Tesla have more than enough material to choose from: since emerging from Sacramento with their platinum 1986 debut, Mechanical Resonance, theyíve sold six million albums. In their prime, they rubbed shoulders with hard rockís biggest stars, sharing a label (Geffen) with Guns Ní Roses and management (Q Prime) with Def Leppard. But neither their music nor their image reeked of Hollywood, and that goes a long way toward explaining their longevity. Still, they stopped touring in the second half of the 1990s, when the all-too-common combo of drug problems and commercial disappointments caught up with them. Theyíve been back on the road with their original line-up since 2001, but they decided not to rush themselves when it came to making a new album. Into the Now was recorded at guitarist Frank Hannonís Northern California studio with producer Michael Rosen, who has also worked with Bay Area rock mainstays AFI and Testament. Itís a catchy disc that splits the difference between hard and soft, incorporating modern influences without abandoning the groupís old-school tendencies.

"That was a conscious decision," Skeoch reveals. "We wanted to maintain our identity, not try and come out and be Linkin Park. But we also wanted to be current. Since we broke up, weíve been influenced by all the other bands that have come up. I love Marilyn Manson, I know Frank loves Godsmack. Some of those influences are there, maybe not so direct, but just that attitude. Sonically, it came out great. Michael Rosen just came in to engineer, but he had such great ideas that we ended up giving him a production credit. The record wouldnít have come out the way it did without him."

Primary songwriters Keith and Hannon take the highs with the lows on the disc, which kicks off with the headbanging title track and closes with the somber "Only You." The brooding "Heaven Nine Eleven" dreams of utopia in a world of uncertainty; the bottom-heavy "Mighty Mouse" says the same thing with more humor: "Superman, youíve got to kick that kryptonite/Lord knows, we need some help tonight." "Jeff writes a lot of songs about real personal stuff," Skeoch confirms. "ĎWords Canít Explainí is about how happy he is that weíre back together, ĎInto the Nowí is about what we went through and where weíre at now, ĎOnly Youí is about his ex-wife. A lot of our records are like that. ĎWhat You Give,í from Psychotic Supper, is about his dog. Most people think itís about a woman or something, but itís not."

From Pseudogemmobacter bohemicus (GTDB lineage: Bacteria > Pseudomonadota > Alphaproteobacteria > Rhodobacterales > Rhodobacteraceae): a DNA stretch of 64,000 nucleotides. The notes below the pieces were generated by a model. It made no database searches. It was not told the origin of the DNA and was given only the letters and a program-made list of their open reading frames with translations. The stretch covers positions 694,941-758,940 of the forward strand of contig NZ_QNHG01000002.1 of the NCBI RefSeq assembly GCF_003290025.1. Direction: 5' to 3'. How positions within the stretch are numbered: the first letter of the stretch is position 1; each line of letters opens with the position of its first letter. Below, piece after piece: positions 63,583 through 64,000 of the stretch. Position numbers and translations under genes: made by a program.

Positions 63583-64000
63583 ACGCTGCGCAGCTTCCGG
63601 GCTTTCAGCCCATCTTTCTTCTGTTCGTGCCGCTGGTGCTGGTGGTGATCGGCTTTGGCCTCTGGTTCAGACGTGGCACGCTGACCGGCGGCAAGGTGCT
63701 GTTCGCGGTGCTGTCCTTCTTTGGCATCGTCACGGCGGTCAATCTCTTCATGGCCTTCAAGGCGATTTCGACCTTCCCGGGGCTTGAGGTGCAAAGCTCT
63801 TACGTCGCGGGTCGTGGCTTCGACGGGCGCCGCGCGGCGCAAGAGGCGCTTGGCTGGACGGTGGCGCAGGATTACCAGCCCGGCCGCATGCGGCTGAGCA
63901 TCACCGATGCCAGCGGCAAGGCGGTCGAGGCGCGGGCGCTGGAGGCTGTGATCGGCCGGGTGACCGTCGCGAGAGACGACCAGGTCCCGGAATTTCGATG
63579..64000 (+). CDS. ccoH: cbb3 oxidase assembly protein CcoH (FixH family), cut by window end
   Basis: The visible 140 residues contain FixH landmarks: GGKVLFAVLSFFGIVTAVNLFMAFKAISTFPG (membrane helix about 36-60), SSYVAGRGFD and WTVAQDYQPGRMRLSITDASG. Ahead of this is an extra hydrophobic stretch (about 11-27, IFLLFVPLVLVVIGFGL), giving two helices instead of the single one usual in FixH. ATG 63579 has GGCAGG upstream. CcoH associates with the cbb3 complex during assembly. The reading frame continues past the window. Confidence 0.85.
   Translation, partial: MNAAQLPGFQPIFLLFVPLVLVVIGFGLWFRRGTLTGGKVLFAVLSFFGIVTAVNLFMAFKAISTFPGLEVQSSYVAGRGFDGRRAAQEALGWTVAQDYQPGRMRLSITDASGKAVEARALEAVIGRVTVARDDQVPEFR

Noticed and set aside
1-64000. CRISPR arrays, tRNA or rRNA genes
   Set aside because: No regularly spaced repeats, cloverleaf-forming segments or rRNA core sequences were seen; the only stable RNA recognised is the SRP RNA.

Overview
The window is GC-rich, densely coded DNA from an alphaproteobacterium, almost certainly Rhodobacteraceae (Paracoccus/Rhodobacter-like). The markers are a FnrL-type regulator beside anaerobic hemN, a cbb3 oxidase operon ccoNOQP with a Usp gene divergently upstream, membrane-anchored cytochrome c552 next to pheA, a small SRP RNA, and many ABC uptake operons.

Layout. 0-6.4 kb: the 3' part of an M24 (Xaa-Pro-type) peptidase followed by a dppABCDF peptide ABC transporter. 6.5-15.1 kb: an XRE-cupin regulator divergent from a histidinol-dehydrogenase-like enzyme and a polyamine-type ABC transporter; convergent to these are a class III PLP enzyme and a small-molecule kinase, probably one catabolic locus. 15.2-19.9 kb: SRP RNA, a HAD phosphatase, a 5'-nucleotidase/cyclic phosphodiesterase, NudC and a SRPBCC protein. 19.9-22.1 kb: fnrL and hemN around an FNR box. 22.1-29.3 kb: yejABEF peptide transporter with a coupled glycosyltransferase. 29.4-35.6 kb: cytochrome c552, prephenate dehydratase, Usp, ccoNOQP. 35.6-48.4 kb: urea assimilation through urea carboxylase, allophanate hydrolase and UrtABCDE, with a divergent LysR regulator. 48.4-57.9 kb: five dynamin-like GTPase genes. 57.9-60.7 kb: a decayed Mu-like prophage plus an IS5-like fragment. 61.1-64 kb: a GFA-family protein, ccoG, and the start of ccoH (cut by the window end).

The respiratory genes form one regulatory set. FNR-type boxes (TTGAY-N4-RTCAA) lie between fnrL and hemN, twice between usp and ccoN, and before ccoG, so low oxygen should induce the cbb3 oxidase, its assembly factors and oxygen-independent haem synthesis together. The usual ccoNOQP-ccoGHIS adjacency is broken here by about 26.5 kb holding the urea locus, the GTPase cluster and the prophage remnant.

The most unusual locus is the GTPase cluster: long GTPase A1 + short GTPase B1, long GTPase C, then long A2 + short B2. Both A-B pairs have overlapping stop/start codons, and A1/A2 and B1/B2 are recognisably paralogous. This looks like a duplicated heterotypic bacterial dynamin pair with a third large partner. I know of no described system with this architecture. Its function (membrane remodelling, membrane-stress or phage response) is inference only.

The Lupoís date marks the first time Tesla have performed in Rhode Island since the horrific fire that killed 100 people at a Great White concert last year. One of the deceased was Northern California native Jeff Rader, a Tesla roadie who died trying to save his girlfriend, Rhode Island resident Becky Shaw. "Itís just awful," Skeoch laments. "Jeff knew Great White, and he had a new girlfriend that he was just totally in love with. He actually made it out of the place, but he went back in to get his girl and didnít make it back out." The band commemorate Rader on the cathartic seven-minute jam "Miles Away": "My friend died today, and itís tearing me apart/If I knew what to say, donít know where to start." The Great White tragedy continues to cast an enormous pall on veterans of the 1980s hard-rock scene. The creative and commercial triumph of Into the Now is an important step in the healing process.